$ sudo chmod -R 777 vylesk-module-z1

 

Recursively delete a folder and all files/sub-folders

Change directory (cd) to the parent folder of the folder you want to delete.

$ rm -rf vylesk-module-z1

Note: The “f” means you are not prompted to delete each file/folder.

The difference between old media and social media

There are two clear differences between almost all published media that has come before and the social media we know now.

1. Available audience
2. Cost

Not cost to the consumer.

I’m about talking cost to the publisher – the person who wants to distribute their content.

In the past there has always been a greater cost to produce and distribute content, whether it in time, effort, materials or straight up money to get others to do work.
There were higher barrier to publishing and distribution: paper, printing, physical distribution of real media, a limited audience who would see the material. It was not readily scalable, nor was it cheap to scale.

That cost generally translated to a need in higher quality content, because the producer had to maximise on their return.
By that I mean: they couldn’t afford to produce shit no once would waste their time on, whether they were paying or not.
They needed maximum return on their money spent, for what was generally an expensive outlay to spread their content.

In addition, and partly due to the cost of media a type of distribution, the audience was limited.
Distribution was limited, harder, and bound my the physical medium.
Again, the producer needed to ensure maximum adoption of their content.

But with the Internet and social media that has all changed.

Social platforms allow “free” and easy distribution of content.
They also allow a “free” and easy inclusion of a massive audience.
That’s an incredibly low barrier of entry on both sides of the equations.
Combine that with increasingly easier ways to create content – written, audio and video – through readily available consume tools, and an abundance of cheap add-on services offered via outsourcing, and we have now have social platforms open to publish almost limitless amounts of content, of every quality, at almost zero cost to both the publisher and consumer.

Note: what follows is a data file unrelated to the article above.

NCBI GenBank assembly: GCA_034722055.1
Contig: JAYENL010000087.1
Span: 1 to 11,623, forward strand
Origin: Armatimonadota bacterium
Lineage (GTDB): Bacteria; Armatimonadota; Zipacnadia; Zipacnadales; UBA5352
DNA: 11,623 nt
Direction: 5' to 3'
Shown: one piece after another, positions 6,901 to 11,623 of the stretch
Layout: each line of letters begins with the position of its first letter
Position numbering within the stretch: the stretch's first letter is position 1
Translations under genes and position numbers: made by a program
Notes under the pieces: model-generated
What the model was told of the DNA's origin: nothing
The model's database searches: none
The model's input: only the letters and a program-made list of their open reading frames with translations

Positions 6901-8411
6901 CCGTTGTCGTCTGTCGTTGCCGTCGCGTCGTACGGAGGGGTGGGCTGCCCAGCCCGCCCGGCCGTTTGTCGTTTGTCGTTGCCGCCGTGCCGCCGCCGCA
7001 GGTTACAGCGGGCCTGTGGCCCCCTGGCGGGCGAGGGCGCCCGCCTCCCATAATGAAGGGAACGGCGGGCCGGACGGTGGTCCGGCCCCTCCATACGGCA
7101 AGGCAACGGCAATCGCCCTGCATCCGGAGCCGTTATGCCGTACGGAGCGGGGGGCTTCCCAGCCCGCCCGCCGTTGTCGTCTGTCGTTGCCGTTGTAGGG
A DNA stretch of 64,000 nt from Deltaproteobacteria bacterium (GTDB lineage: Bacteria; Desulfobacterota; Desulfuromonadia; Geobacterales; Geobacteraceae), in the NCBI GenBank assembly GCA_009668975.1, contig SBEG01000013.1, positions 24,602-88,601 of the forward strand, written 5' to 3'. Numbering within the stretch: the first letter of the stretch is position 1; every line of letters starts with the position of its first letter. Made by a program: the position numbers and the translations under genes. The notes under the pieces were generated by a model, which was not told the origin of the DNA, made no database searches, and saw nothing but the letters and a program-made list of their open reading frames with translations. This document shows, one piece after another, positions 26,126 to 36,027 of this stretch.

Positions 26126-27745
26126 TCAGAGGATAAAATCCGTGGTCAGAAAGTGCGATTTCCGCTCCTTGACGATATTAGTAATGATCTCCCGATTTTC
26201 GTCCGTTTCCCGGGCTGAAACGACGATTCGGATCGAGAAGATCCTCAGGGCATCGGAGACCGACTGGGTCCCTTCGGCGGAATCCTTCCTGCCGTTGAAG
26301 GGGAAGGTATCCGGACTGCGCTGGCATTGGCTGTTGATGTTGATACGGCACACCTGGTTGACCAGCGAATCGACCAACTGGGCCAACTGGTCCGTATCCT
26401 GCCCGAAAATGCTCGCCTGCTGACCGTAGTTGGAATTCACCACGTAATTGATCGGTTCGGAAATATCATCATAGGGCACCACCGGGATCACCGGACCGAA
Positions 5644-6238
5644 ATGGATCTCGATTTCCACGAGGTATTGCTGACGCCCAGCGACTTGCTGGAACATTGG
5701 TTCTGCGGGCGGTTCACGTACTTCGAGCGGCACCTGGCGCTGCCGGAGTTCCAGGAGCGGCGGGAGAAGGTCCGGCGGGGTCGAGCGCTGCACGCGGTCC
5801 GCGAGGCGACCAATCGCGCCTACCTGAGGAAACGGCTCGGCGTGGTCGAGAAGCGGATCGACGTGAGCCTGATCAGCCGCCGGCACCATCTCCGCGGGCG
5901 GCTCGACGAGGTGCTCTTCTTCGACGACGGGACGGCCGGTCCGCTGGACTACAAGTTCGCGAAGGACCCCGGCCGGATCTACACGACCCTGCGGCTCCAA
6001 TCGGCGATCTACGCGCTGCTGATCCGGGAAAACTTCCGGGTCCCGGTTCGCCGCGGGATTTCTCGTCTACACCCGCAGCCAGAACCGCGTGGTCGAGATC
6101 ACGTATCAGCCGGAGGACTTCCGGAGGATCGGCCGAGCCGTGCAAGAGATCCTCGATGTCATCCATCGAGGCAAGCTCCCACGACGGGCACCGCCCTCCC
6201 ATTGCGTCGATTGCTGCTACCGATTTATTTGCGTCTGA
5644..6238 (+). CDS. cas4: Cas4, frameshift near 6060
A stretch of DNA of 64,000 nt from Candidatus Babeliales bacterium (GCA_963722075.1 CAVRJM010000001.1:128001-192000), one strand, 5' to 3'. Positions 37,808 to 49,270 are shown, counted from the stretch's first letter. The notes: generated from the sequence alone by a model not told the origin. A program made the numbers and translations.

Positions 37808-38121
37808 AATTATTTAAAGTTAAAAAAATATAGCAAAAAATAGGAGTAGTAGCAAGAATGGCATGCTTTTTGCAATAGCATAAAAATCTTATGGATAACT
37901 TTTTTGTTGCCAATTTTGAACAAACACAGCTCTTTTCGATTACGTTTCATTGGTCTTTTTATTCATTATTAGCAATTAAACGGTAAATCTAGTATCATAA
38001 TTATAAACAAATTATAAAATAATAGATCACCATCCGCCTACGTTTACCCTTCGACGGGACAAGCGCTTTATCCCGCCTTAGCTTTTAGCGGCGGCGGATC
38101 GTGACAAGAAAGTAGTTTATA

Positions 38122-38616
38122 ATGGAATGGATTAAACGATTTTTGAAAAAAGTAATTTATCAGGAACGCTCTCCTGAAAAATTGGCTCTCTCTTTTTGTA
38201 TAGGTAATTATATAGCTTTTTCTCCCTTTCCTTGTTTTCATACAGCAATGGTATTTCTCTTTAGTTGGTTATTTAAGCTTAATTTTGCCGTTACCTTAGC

But there is a cost.

Some may say it’s distraction. Some say privacy. And others see pathways for disinformation.
All are true to varying degrees.

What is see as the ultimate cost to the average person is:

Time and attention.

Because every piece of content generated and distributed on the social platforms is calling for our attention. And it take away our precious time, to both consider and digest, regardless of value.
People are hungry for it (for whatever their individual reason).
And worst of all, in the world of social media:

There are no editors.
No one to check for quality or facts.
No one to curate the chaff from the wheat.

Our time – our precious, limited time alive – is second-by-second being consume by other people’s shit.
Shit that is now without the barrier of economics that anyone can produce and distribute things to suck our time.
Yes, we get a momentary hit of joy or a hint of interest, but how often do we get value that actually enriches us or is usable?

I wonder: what if the social networks flipped the model and started charging for content to be published? How will the world look in 10 years time?

Potato Salad with Bacon and Eggs

Ingredients

  • 1 kg desiree potatoes (or small Carisma potatoes)
  • 6 large eggs
  • 8 rashers short cut rindless bacon
  • 1 cup garlic aioli (mayonnaise)
  • 2 tbs source cream

Optional:

  • 1 bunch spring onions chopped in small pieces; or 1 small red onion finely chopped
  • 1 small lemon, juiced

Time

Preparation: 20 min
Cook: 20 min
Extra time: 1 hour 20 min to cool.
Ready in: 2 hours

Directions

  1. Hard boil the eggs
    Place in a pot, cover with salted tap water and bring to boiling.
    Turn off the heat, cover and let sit for 17 minutes.
    Cool under running water, or empty and refill pot and allow eggs to radiate (repeat 2-3 times)